The blend of rockabilly, '50s rock 'n roll, swing-jazz and punk appeals widely, and it's been a bust time since Peachy Keen debuted. They've launched "Backseat Bingo", a five-track EP recorded with South African Grammy-nominee Cedric Samson, created a dramatic video for "Shot A Man" and toured Johannesburg, Durban and the South Coast, played a handful of music festival and counted the Rock The River crowd into the New Year. Television appearances include "Hectic Nine 9" and "Expresso". Oddly, despite the wider influences and interests, they're often described as a rockabilly band.
 
"I always so, 'No, we're not a rockabilly band'," says Otto quickly. "We're influenced by that, but we're definitely not straight-up rockabilly, and I appreciate you asking the question. If you listen to rockabilly, Peachy Keen doesn't sound like that, and we wouldn't want to give people the wrong idea. Also, there are hectic rockabilly followers out there, who say you can't deviate from the music, otherwise you're not being true - they take the music very seriously. We draw on that as an influence - we like to think of it that we build on that foundation, and then pull in genres like jazz and swing; like blues and a little punk, a little pop."
 
"We love The Beatles, Chuck Berry and Elvis, and we're big Johnny Cash and Andrews Sisters fans," adds Wise. "We never wanted to be straight-up rockabilly - more like '50s rock 'n roll, and always bringing in other elements. We've got the swing, and the bluesy-bluegrass and the dirty country. That's important - we want to keep the music in a place that's accessible for everyone. We've seen people who love metal and punk dancing to our music. Peachy Keen is fun and upbeat - you can dance to it, or even chin-dance to it. We always say that we don't take ourselves too seriously, but we take the music seriously. We want people to have a good time at our shows, and dance and sing along."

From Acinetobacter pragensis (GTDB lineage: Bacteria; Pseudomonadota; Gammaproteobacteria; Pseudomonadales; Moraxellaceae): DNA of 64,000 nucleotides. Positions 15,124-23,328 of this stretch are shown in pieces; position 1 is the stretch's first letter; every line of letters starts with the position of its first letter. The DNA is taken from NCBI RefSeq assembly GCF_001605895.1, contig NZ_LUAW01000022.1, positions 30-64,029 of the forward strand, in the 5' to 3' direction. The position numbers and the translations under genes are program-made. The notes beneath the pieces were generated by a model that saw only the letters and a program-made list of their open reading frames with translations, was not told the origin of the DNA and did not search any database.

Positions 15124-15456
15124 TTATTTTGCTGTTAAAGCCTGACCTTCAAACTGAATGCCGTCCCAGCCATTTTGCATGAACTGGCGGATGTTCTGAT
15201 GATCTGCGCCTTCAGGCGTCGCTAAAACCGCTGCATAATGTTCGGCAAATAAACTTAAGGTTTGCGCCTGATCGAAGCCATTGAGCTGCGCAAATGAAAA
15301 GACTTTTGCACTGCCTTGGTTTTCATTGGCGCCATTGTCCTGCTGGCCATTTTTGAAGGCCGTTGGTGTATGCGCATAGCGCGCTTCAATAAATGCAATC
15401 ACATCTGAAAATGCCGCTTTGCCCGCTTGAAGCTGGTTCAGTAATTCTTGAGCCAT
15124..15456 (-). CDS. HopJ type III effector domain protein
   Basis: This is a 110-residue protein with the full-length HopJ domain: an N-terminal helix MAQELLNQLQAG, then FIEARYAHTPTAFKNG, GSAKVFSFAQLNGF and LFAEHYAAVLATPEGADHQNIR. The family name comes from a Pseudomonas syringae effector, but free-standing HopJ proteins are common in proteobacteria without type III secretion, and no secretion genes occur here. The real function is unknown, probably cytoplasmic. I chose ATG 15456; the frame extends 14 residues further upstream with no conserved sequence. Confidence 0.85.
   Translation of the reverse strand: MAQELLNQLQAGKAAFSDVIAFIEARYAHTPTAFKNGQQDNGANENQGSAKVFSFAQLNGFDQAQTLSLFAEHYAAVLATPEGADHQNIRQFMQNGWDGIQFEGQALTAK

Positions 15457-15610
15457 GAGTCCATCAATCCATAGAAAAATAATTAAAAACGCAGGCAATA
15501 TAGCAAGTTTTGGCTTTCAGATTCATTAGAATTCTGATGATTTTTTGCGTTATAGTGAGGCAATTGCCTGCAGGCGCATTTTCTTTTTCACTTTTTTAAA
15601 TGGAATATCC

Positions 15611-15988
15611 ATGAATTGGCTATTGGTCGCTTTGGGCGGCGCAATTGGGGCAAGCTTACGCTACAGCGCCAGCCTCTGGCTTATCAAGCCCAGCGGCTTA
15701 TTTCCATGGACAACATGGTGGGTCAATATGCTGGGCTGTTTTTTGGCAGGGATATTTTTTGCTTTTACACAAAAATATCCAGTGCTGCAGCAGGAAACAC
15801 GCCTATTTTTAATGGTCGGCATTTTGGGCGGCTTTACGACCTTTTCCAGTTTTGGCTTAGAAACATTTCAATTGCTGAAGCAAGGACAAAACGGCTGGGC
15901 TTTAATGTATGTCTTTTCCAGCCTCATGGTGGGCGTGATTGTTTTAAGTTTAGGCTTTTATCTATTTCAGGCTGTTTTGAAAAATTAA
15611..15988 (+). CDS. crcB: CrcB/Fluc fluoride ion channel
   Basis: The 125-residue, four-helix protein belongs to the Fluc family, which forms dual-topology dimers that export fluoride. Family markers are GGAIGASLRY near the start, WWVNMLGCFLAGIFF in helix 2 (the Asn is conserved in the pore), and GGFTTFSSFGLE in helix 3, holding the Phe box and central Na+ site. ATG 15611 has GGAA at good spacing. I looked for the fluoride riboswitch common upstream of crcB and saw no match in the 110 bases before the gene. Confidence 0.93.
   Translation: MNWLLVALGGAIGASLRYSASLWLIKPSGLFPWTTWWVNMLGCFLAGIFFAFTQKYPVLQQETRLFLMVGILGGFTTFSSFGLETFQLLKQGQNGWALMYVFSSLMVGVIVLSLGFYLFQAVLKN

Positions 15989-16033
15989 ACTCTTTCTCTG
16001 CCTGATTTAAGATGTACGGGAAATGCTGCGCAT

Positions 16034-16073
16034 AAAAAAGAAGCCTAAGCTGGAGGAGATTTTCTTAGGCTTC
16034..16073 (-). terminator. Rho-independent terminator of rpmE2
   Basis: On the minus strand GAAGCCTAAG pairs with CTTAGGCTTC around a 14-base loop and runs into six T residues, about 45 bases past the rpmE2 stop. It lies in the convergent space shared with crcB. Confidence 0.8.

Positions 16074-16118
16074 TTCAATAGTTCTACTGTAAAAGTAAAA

Then, of course, there's the band's look. "No, I don't walk around like that everyday - sorry to disappoint!" laughs Otto. "I live on a farm, so I am often in gumboots but, personally, that is my 'going out' look. For 'Lex, it's a similar thing - I mean, it's not like she dresses like that on a mundane, Monday-to-Friday level. The boys do wear plaid shirts, so I don't think it's too far from their reality. It's a hell of a mission for me to get dressed up for the show, but it's part of the whole thing. Getting ready, doing my hair and my make-up; getting into who we are on stage."
 
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Peachy Keen's "Backseat Bingo" is available on Sheer Music. "Shot A Man Down" can be found on YouTube. Hear members of the band playing with Half Price and Crimson House Blues on Saturday 16 June at The Brass Bell (Kalk Bay Station); also featuring members of 7th Son, LP Show, Hog Hoggidy Hog, Crossfire Collision and Alive At Midnight. More on Facebook.com/PeachyKeenSA and Twitter.com/PeachyKeenSA, with tracks on Soundcloud.com/PeachyKeenSA.

First appeared in the Cape Argus "Good Weekend" of 2012/ 06/10.

Music journalist, Digital marketing strategist, SA Music Awards judge and radio DJ for Fine Music Radio.